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WORD: Harry Potter 7 said to be greenest book in publishing history
Edited Press Release

The Harry Potter series has galvanized the world’s book industry into going green, from spurring the development of 32 new ecological papers, six for Potter exclusively, to igniting a shift where 300 publishers have adopted environmental policies that are helping to protect Canada’s Boreal forest among others, Vancouver-based environmental group Markets Initiative announced.

The last book in the Potter series, 'Harry Potter and the Deathly Hallows' and slated for release July 21, is considered within the industry to be the most environmentally friendly in publishing history with 16 countries printing the book on eco-friendly paper. That is up from one publisher in 2003, when Markets Initiative first worked with J.K. Rowling on starting the initiative that’s since spurred hundreds of publishers and paper mills since to turn other books green.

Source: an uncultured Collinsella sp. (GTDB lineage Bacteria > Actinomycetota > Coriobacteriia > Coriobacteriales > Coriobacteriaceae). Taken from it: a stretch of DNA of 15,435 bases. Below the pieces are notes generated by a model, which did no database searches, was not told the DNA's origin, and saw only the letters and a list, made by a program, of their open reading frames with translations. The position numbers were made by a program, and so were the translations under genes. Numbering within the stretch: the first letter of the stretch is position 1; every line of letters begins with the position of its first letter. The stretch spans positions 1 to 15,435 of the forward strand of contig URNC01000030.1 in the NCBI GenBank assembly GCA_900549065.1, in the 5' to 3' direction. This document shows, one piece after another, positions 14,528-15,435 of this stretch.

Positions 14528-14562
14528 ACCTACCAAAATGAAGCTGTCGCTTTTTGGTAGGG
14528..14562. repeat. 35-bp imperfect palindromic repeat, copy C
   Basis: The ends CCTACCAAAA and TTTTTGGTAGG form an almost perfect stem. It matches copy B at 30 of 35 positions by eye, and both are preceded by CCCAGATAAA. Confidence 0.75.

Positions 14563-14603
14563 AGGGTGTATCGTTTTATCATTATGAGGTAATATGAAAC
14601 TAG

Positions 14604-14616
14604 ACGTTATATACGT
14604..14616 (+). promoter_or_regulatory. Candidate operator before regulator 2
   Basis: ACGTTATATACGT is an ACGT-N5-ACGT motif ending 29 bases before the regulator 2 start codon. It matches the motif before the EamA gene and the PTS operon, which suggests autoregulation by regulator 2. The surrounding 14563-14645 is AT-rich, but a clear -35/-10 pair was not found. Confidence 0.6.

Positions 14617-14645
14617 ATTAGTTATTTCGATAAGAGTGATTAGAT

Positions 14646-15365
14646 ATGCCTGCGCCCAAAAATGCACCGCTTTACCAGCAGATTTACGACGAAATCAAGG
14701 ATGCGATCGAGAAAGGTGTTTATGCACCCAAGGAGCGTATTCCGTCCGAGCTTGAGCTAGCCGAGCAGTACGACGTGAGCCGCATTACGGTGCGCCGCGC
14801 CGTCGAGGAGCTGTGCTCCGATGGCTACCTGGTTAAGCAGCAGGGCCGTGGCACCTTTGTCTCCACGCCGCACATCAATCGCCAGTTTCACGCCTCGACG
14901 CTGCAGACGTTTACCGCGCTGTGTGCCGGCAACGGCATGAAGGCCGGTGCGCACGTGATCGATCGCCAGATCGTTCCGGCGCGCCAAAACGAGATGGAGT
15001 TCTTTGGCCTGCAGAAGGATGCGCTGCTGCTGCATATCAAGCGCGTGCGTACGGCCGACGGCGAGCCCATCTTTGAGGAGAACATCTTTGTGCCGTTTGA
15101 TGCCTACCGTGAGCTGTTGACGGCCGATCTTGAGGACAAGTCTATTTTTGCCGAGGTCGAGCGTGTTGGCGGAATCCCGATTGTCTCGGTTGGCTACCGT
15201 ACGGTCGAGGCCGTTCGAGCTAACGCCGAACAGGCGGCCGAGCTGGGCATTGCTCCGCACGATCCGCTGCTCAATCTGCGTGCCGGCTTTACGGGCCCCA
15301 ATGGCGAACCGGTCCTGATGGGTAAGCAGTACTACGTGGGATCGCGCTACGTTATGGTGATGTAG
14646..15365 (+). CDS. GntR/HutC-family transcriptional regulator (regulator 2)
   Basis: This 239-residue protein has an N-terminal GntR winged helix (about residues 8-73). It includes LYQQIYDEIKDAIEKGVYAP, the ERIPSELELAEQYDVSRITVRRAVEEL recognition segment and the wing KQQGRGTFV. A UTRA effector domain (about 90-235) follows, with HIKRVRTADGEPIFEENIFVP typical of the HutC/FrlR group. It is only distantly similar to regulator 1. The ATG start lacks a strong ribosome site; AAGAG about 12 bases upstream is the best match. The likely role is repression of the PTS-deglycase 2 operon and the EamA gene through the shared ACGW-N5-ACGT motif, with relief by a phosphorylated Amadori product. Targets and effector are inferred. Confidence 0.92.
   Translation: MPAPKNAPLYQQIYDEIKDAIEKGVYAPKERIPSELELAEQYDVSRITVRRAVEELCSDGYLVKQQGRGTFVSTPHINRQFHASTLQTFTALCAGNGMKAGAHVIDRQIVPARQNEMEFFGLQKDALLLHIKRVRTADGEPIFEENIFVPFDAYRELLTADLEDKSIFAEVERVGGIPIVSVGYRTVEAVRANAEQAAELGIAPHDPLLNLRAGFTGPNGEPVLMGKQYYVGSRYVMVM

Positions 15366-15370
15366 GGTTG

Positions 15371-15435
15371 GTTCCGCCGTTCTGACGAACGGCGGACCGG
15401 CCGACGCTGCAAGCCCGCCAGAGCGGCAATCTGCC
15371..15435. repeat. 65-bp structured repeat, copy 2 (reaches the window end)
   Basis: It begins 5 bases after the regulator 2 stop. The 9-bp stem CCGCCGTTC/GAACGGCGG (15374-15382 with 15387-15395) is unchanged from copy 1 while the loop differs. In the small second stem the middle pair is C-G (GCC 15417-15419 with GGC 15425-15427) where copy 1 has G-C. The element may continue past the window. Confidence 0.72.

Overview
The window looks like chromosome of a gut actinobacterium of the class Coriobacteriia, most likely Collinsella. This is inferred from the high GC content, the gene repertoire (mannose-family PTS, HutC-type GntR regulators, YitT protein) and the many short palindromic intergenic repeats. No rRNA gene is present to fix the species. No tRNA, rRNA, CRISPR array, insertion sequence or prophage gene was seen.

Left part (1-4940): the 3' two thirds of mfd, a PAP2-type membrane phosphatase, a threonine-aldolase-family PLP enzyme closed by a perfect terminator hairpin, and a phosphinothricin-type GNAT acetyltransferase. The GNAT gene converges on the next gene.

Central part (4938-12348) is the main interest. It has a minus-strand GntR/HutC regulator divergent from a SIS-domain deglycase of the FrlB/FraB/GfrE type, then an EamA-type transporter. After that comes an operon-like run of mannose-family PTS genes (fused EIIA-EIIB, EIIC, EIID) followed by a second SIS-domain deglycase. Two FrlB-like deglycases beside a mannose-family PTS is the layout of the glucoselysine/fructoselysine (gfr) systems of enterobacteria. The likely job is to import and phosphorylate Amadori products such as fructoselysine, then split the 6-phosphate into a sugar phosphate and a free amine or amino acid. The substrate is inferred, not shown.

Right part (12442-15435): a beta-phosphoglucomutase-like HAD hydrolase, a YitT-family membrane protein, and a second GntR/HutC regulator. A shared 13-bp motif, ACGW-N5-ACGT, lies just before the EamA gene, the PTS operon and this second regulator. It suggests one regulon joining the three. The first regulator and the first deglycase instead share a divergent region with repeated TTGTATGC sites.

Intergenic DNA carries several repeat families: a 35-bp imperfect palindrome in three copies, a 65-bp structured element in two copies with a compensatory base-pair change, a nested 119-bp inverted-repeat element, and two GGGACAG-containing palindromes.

"When it comes to green, Harry Potter and the Deathly Hallows is at the top of the book pile," said Nicole Rycroft, executive director of Markets Initiative in a press release. "We foresee other publishers and major paper consumers being inspired to take similar action to protect species and forests such as Canada’s Boreal."

The English-language editions of the latest book result in a savings of 197,685 trees (an area equivalent to 2.5 times the size of New York’s Central Park) and 7.9 million kilograms of greenhouse gases (equivalent to taking 1,577 cars off the road). The book uses the highest standard of eco-friendly paper for the majority of its print runs.

"The world of publishing may never see the likes of Harry Potter again, but that doesn’t discount its importance to readers, to booksellers and to the way publishing has melded its needs with that of the environment," said Sarah Nelson, Editor in Chief of Publisher's Weekly. "To think that Potter is the largest print run in history and may have actually helped the planet."

Starting with the first Harry Potter book published on Ancient Forest Friendly paper by one publisher -- Canada’s Raincoast Books in 2002 -- the Potter series has helped shift 300 publishers around the world to use green papers.

"Since ‘Order of the Phoenix’ in Canada, we have seen the spread of environmental values with other publishers and developed a number of ecological paper products to satisfy the growing demand within the industry," said Normand Lecours, VP of Sales and Marketing of Cascades Fine Papers Group in Montreal, one of the paper suppliers for the latest Harry Potter title.

Other recent book releases that used eco-friendly papers include Margaret Atwood’s ‘Blind Assassin’ and Rohinton Mistry’s ‘Family Matters.’


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